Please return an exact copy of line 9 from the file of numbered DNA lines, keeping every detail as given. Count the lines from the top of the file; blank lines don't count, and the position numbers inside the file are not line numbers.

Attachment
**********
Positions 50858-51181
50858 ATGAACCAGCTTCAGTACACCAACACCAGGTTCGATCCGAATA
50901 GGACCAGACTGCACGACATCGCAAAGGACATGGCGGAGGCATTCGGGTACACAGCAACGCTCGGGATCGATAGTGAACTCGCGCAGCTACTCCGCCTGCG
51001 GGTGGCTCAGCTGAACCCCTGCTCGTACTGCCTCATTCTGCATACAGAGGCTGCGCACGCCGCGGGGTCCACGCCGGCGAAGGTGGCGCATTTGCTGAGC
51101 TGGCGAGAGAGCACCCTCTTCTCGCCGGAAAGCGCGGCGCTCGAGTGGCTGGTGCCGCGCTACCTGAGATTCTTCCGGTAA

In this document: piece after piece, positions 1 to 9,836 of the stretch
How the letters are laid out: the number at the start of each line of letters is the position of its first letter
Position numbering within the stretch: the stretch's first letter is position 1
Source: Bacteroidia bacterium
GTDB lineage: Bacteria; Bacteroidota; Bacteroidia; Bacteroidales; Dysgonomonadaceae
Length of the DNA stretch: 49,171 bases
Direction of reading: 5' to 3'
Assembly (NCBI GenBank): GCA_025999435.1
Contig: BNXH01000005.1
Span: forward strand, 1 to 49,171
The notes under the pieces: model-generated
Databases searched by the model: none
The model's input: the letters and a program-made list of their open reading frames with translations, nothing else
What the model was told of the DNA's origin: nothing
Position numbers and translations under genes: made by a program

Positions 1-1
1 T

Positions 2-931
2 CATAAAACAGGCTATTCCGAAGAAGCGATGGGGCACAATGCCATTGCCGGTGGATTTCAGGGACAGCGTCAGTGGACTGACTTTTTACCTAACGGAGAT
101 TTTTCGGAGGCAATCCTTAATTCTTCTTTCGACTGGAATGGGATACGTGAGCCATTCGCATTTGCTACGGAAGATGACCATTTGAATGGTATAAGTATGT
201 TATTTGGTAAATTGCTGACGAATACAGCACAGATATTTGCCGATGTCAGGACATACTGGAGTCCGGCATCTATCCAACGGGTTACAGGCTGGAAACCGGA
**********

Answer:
Source: Bacteroidia bacterium